Meet the Scientists is an Armed with Science segment highlighting the men and women working in the government realms of science, technology, and research and development: the greatest minds working on the greatest developments of our time. If you know someone who should be featured, email us.
By Yolanda R. Arrington
DoD News, Defense Media Activity
Dr. James Hing, NAWCAD Lakehurst robotics S&T engineer, founded the Robotics Intelligence Systems Engineering (RISE) Laboratory in 2014. The RISE Lab mission is to develop autonomous robotics and intelligent systems solutions for the Aircraft Launch and Recovery Equipment & Support Equipment (ALRE/SE) world. (U.S. Navy photo by Sherry Jacob)
WHO: Dr. James T. Hing joined the Naval Air Warfare Center Aircraft Division (NAWCAD) Lakehurst in July 2010 as part of the Advanced Technology Projects Branch, Code 126.96.36.199. He is a Robotics S&T Engineer and is responsible for conceiving, coordinating, and applying scientific methods to Science and Technology (S&T) research efforts for the enhancement of Navy and Marine flight deck operations (Support Equipment / Aircraft Launch and Recovery Systems (SE/ALRE)). His work on robotics seeks to provide the warfighter with solutions that optimize workload, increase safety, and increase efficiency.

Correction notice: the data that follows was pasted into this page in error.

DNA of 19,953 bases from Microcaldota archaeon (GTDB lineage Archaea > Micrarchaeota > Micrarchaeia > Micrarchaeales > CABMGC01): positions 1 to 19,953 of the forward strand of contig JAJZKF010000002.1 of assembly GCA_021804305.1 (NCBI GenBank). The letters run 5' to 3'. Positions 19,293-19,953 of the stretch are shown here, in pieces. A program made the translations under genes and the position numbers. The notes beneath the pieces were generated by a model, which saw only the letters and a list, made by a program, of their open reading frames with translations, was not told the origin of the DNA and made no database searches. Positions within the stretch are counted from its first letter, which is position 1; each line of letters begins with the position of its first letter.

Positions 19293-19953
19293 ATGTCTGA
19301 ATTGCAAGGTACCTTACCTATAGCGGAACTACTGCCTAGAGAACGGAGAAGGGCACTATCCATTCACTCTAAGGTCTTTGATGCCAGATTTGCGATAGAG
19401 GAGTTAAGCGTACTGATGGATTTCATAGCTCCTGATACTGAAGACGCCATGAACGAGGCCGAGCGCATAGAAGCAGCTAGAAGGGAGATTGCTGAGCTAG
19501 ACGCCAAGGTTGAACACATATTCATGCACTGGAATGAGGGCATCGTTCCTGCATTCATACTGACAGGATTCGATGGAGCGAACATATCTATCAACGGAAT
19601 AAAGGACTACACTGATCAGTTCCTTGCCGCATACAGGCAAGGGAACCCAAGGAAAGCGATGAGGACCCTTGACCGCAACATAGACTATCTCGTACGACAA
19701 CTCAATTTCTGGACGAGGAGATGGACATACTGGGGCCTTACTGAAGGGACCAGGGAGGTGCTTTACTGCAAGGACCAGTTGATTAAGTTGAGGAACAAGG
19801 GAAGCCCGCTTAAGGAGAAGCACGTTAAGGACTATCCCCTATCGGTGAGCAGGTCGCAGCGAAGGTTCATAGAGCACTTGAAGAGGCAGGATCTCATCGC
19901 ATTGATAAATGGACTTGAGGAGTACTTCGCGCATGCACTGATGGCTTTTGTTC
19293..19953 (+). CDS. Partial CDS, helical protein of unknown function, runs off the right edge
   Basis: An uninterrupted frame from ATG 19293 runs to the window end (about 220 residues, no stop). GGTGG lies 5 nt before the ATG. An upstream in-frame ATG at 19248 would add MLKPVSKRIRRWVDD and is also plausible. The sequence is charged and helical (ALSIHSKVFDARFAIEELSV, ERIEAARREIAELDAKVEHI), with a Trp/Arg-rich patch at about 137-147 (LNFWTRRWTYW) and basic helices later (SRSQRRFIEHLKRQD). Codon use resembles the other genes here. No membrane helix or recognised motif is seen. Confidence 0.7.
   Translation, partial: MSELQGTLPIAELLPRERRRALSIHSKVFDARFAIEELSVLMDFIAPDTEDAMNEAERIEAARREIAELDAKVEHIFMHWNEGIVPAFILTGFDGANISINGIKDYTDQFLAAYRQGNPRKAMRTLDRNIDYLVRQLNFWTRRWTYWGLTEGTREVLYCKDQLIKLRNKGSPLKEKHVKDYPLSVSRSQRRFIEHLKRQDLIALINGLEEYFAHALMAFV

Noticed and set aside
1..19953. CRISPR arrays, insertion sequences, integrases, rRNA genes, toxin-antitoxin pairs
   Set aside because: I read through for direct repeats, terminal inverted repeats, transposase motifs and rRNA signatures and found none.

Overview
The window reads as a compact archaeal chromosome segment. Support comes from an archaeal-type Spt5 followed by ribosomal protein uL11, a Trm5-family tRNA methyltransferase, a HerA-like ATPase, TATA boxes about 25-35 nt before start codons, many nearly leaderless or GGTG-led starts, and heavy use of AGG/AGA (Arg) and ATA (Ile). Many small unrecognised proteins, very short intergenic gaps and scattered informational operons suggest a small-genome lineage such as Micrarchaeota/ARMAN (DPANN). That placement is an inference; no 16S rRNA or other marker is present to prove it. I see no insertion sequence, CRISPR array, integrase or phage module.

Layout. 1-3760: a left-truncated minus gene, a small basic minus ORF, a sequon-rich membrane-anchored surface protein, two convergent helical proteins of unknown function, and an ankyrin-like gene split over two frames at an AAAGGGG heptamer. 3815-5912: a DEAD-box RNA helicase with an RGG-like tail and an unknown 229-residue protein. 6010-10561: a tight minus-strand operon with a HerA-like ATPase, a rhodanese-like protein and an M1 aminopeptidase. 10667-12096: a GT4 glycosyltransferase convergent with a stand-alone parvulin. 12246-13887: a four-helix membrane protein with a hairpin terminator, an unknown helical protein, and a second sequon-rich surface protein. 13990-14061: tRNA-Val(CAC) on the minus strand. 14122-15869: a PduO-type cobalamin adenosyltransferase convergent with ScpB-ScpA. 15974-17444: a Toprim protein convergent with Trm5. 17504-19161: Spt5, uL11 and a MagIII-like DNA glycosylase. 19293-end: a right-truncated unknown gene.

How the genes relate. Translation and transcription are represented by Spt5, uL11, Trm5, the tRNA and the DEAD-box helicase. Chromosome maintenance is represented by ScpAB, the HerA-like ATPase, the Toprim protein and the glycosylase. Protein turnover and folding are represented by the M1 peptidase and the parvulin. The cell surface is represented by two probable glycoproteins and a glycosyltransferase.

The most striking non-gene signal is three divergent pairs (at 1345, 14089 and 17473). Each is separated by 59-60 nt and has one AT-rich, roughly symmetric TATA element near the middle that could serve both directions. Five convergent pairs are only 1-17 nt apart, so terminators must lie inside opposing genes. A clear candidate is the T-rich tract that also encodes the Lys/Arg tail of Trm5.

Prior to joining NAWCAD, Dr. Hing earned his doctorate in Mechanical Engineering from Drexel University in 2010. As a member of the Drexel Autonomous Systems Laboratory, Hing was involved in the development of autonomous air and ground vehicles. His Ph.D. was focused on the development of a mixed reality interface for unmanned aerial vehicle pilot training and evaluation.
In his after work hours, Hing is an Adjunct professor for Drexel University and mentors the Storm Robotics Team from Lenape and Cherokee High Schools in New Jersey.
MISSION: In 2014, Hing founded the Robotics Intelligence Systems Engineering (RISE) Laboratory, which he also manages. The laboratory currently employs six researchers with approximately three rotational interns working on multiple projects that range from basic/applied research to advanced development. Hing is recognized as a leader in the field of robotics at NAWCAD and has authored 19 publications on the subject. His current research interests are in mobile manipulation, swarm robotics, sensor fusion, and verification and validation of autonomous systems.